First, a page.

The first printed circuit boards (PCBs) can be traced all the back to the early 1900s and a patent for “printed wire.” It was in 1925 that Charles Ducas first submitted a patent that involved creating an electrical path directly on an insulated surface. It was a revolutionary idea because it could eliminate complex wiring and provide consistent results. Still, they didn’t really catch on until after WWII, when Dr. Paul Eisler in Austria began making the first real operational printed circuit boards in 1943.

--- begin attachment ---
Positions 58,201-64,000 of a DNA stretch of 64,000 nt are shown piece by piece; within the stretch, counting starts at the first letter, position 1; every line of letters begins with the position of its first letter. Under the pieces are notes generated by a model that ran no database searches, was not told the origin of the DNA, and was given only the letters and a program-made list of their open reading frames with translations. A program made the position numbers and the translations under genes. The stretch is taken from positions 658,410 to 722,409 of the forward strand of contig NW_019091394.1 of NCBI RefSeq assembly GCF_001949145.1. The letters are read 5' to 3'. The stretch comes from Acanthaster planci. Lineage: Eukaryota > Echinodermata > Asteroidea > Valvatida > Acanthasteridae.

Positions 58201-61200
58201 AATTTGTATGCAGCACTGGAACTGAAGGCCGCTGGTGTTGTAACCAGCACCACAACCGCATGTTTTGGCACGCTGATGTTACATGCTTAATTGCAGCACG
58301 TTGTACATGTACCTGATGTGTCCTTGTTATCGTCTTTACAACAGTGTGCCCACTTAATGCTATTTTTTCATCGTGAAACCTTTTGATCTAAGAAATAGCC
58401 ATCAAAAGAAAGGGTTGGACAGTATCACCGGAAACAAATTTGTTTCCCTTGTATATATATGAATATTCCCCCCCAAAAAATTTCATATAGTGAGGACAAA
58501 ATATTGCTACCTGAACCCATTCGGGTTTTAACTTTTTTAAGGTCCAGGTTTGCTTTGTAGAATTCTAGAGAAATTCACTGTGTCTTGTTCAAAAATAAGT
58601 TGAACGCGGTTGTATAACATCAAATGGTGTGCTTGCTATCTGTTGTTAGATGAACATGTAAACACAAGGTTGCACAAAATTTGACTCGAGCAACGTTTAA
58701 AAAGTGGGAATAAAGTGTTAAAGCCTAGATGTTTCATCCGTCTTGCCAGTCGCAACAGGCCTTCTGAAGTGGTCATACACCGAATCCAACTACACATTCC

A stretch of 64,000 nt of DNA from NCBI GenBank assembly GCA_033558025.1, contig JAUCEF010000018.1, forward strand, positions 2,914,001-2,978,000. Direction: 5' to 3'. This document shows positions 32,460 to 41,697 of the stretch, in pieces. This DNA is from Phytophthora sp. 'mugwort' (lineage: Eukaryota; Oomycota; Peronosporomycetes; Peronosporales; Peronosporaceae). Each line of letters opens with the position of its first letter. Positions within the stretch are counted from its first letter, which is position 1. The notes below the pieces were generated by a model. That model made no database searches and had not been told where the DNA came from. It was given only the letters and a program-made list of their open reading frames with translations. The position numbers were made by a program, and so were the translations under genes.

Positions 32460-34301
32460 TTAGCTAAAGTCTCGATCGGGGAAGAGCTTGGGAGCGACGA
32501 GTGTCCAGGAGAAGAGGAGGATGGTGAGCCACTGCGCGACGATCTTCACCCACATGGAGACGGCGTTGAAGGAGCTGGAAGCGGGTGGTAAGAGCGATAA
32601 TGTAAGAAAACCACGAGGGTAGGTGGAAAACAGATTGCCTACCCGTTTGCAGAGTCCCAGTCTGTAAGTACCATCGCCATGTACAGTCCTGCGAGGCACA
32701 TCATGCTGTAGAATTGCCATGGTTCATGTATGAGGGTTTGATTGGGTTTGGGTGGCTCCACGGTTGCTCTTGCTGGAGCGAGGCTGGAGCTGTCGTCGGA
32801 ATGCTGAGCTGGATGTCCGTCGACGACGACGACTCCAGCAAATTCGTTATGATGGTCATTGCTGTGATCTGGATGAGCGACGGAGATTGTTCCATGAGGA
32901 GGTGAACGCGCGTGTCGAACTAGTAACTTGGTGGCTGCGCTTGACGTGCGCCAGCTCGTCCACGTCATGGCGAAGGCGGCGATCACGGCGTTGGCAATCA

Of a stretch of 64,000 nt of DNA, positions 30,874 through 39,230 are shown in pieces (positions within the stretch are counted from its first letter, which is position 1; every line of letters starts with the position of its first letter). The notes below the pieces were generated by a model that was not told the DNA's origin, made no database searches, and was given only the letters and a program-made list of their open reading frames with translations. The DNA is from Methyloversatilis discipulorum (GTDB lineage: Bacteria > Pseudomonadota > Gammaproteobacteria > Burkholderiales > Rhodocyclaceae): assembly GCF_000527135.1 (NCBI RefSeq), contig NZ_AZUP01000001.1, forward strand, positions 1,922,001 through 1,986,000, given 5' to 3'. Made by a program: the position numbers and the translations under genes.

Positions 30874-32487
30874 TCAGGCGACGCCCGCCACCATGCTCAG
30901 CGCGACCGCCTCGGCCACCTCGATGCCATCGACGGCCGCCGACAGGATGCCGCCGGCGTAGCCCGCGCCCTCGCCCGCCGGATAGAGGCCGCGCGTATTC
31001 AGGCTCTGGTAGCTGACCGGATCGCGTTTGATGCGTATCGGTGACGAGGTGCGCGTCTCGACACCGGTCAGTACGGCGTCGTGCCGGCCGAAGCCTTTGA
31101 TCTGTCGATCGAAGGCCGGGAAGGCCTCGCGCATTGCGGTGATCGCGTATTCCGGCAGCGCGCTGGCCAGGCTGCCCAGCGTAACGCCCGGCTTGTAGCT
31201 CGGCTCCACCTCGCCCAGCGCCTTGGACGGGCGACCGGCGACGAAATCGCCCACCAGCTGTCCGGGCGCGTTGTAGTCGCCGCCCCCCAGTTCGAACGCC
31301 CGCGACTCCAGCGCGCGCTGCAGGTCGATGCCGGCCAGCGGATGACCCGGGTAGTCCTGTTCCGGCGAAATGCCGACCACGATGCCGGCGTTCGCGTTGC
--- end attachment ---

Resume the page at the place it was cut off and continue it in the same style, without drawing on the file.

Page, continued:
Before printed circuits became the common component used in electronics, point to point construction was used. This meant some extremely bulky and unreliable designs that required large sockets and regular replacement. Most of these issues were directly addressed when PCBs went into regular production.